These intestinal casts are not just found in people with colitis. They are commonly found in so-called "normal" people as well who do not have colitis. Remember Victor Earl Irons claiming that you will be able to see, feel and even hold in your hands exactly what has been "thickening", hardening and decaying in your colon for years?[11] Well a so-called "thickening" of the colonic wall — not to mention the stomach and small bowel — is precisely what radiologists see when they do CT scans on people. They say it's a "quite common finding" not only among people with inflammatory, infectious or ischaemic conditions but also among so-called "normal" people who do not have these conditions.[12] And here are two examples of what this thickening visually looks like:
I got these two images from the International Journal of Surgery Case Reports[13] and the Cleveland Clinic Journal of Medicine[14] respectively.

The gastroenterologists that commented about these two images claim that the black area is "full-thickness ischemia" while the pink area is "normal viable mucosa". This is not true. A normal viable mucosa is supposed to look like this:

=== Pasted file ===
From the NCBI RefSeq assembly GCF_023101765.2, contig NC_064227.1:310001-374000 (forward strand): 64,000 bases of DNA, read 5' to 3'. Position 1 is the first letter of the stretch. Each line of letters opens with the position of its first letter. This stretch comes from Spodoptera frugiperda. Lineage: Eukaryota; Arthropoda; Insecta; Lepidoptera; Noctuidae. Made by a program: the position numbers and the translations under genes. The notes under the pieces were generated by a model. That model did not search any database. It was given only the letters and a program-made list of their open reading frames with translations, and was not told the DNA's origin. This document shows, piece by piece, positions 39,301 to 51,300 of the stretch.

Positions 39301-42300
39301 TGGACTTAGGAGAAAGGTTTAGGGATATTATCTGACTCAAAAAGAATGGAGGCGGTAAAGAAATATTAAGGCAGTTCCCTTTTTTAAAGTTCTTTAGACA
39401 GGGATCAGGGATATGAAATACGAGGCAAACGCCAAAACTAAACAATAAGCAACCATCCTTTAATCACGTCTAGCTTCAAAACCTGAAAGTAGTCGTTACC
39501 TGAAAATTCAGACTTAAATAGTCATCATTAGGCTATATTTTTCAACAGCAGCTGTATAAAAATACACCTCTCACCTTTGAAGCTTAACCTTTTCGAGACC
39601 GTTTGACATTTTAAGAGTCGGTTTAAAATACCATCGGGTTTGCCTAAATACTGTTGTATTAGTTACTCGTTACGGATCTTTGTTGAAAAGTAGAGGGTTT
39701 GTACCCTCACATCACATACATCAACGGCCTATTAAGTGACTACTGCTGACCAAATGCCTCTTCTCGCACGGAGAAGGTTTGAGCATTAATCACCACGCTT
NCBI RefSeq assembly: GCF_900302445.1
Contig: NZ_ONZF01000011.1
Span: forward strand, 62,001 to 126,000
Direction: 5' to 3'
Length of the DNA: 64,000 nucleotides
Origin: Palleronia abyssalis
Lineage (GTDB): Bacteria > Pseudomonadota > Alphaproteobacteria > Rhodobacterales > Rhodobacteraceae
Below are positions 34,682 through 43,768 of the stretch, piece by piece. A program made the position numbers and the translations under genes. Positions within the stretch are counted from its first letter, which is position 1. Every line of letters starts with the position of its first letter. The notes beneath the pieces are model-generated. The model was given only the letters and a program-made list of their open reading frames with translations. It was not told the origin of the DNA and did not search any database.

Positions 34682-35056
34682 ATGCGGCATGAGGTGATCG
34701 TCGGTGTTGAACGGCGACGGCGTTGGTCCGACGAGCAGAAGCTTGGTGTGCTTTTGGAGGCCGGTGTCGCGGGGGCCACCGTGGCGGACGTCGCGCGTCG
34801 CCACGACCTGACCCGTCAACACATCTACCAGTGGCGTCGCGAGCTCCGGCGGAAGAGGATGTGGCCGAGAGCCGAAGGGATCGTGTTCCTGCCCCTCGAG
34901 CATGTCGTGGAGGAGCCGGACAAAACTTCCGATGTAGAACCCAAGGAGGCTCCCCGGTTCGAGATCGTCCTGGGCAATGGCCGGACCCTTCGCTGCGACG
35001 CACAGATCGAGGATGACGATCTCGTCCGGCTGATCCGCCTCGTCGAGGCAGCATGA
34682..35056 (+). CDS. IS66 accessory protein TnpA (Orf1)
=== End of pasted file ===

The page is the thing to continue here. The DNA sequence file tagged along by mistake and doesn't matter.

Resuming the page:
It is supposed to have blood vessels and ridges. And even if it would become completely necrotic and turn black, you would still see the blood vessels and ridges.

What you actually see in those images is a black colon "cast" (aka mucoid plaque) covering not just part of the area you see there but the whole area you see there and a pink catarrh partially covering it up. The pink area that the stupid gastroenterologists think is "normal viable mucosa" is, in fact, an example of what radiologists say is a "thickening" of the colonic wall that is a "quite common finding" in "normal" people.[12] But it's far from normal. If you were to dissolve away the pink catarrh with proteinase enzymes, a process that occurs naturally in some people with colitis, you would see a black cast underneath. And if this would continue to a substantial extent, the cast would slough away from the mucosa and come out.

This is precisely what Bernard Jensen did to his patients.[15] He had his patients ingest large amounts of pancreatin, which contains proteinase enzymes. Here are some of the photographs he took of the black casts that came out:
Now I don't think you should ingest large amounts of pancreatin as indicated in Bernard Jensen's Ultimate Tissue Cleansing Program. It has been shown to cause fibrosing colonopathy. There are safer ways to remove mucoid plaque. But the point is he demonstrated that the black area you see there in those two dissected colons are, in actuality, so-called "casts" and that they can come off.

The irony of all this is that skeptics have been propagating the idea that psyllium and/or bentonite forms a rubbery "cast" of the intestines.[16] There is no science to support this idea. In fact, according to the science, psyllium actually has a "stool normalizing effect", which means it does not come out as a rubbery cast.[17] What actually does come out as a "cast", according to the science ironically enough, is an actual intestinal cast.